Authors Bernardo Kastrup, Adam Crabtree, and Edward Kelly posed the above question as the title to their June 18, 2018, online article on multiple personality disorder (MPD), suggesting that MPD (now known as dissociative identity disorder [DID]) “might help us understand the fundamental nature of reality.”1 To prove the reality of MPD, they presented a case study of a woman with ten personalities, some of whom were blind and some of whom could see.2 As further proof of the reality of MPD, they cited a brain imaging study purporting to show that MPD/DID patients had different patterns of blood flow during “emotional” and “resting” states when compared to healthy controls.3 Things went downhill from there.
Making the illogical leap into New Age philosophy, they went on to write that the above-mentioned patient’s hysterical blindness was “a compelling demonstration of the literally blinding power of extreme forms of dissociation which gives rise to multiple, operationally separate centers of consciousness, each with its own private inner life,” and from there they argued that “this has important implications for our views about what is and is not possible in nature.” It wasn’t long before quantum physics and consciousness were tossed in, along with “constitutive panpsychism,” “cosmopsychism,” “idealism,” and universal consciousness, resulting in several paragraphs that could only be described as incomprehensible, although the term word salad had been suggested.
Normally, articles of this sort—Chopra-esque—are ignored by anyone with more than a freshman’s knowledge of either physics, philosophy, or psychology. However, this blog was published on the website of Scientific American(!), so a response is required. First, to the authors’ proof of MPD:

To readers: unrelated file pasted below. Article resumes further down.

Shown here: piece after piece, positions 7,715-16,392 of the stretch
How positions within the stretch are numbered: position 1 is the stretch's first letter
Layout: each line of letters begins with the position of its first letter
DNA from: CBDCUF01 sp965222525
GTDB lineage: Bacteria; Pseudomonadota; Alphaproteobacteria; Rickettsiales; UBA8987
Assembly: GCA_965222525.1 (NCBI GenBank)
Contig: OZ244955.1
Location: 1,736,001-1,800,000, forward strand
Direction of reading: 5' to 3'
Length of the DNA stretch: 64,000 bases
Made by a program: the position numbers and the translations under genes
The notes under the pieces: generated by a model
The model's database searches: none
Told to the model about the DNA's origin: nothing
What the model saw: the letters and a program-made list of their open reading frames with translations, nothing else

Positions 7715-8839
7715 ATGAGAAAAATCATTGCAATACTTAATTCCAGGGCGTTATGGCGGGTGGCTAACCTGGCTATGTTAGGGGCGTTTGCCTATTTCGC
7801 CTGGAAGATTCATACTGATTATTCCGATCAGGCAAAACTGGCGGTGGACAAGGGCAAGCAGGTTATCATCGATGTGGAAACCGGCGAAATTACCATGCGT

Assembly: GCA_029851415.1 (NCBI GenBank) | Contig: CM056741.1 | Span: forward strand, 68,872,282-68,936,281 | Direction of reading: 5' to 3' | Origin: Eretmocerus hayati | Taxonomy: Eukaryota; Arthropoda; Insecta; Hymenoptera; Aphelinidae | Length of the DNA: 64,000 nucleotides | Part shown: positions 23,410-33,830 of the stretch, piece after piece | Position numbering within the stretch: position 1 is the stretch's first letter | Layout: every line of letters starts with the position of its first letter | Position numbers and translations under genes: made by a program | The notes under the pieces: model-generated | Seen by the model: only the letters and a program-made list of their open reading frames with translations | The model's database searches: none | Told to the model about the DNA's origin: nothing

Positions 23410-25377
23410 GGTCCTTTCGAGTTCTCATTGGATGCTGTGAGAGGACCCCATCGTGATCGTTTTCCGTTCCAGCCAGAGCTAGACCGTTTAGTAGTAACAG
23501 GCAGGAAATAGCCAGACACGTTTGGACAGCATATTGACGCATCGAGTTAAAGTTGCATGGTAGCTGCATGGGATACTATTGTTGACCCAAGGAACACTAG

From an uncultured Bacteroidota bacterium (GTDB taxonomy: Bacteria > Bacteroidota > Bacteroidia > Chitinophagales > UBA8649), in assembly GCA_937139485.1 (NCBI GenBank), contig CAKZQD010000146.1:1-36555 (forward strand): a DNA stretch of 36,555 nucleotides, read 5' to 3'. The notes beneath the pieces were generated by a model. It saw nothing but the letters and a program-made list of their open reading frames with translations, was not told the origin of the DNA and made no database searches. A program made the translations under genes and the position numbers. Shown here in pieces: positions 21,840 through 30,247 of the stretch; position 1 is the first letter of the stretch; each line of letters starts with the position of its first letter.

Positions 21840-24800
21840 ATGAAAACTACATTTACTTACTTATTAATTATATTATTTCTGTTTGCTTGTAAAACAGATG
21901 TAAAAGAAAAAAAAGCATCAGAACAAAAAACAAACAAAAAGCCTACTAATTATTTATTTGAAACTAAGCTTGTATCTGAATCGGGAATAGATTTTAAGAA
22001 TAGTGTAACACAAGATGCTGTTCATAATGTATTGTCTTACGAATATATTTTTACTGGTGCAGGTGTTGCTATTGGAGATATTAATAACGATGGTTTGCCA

- Despite the MPD patient’s subjective claims of blindness or sightedness (depending on the personality), the objective findings were basically normal. This diagnosis is known as functional blindness to ophthalmologists and as a conversion syndrome (hysterical blindness) to psychiatrists. There was a reason the ophthalmologist referred the patient to a psychiatric clinic—and it wasn’t due to physical (cortical) blindness.
- The fMRI study on switching “states” of MPDs and control subjects was beset with flaws, the most obvious being that all the MPD patients were on psychotropic medications at the time (though none of the medications or doses were listed). The controls were not. Psychotropic medications (anti-depressants, mood-stabilizers, anti-psychotics, and stimulants) all change cerebral blood flow. In addition, this change in blood flow patterns during emotional switching is also seen in other diagnoses as well, most notably borderline personality disorder.
The matters of quantum physics and philosophy must be left to those who actually understand those things, but the research on MPD patients would certainly contradict the foolish notion that MPD would ever help anyone make sense of life, the universe, and everything. Starting with the obvious: MPD is a psychiatric disorder. Those who have been diagnosed with MPD suffer from the same erratic and impulsive symptoms as those with borderline personality disorder: unstable and intense relationships that usually end very badly, self-damaging behaviors due to impulsivity (reckless driving, drug abuse, reckless sex, etc.), recurrent suicidal behaviors or gestures, emotional instability, inappropriate and intense anger. The Minnesota Multiphasic Personality Inventory (MMPI), one of the better diagnostic tools, shows the same pattern for both. It has often been suggested that MPD is simply a variation of borderline personality disorder.
If the symptoms of MPD sound horrible, the prognosis is no better; numerous psychiatric hospitalizations due to suicidal depression, inability to function in society, inability to hold down a job or enjoy a sustained relationship with another, intensive outpatient services, and decreased social functioning. Many if not most people with MPD are deemed mentally disabled, and as a group they have a higher risk of mortality than the population as a whole.4 If these patients hold the secret to life, the universe, and everything through their blinding power, then in the words of Samuel Goldwyn, “include me out.”
So “could Multiple Personality Disorder explain life, the universe, and everything?” The short answer is no.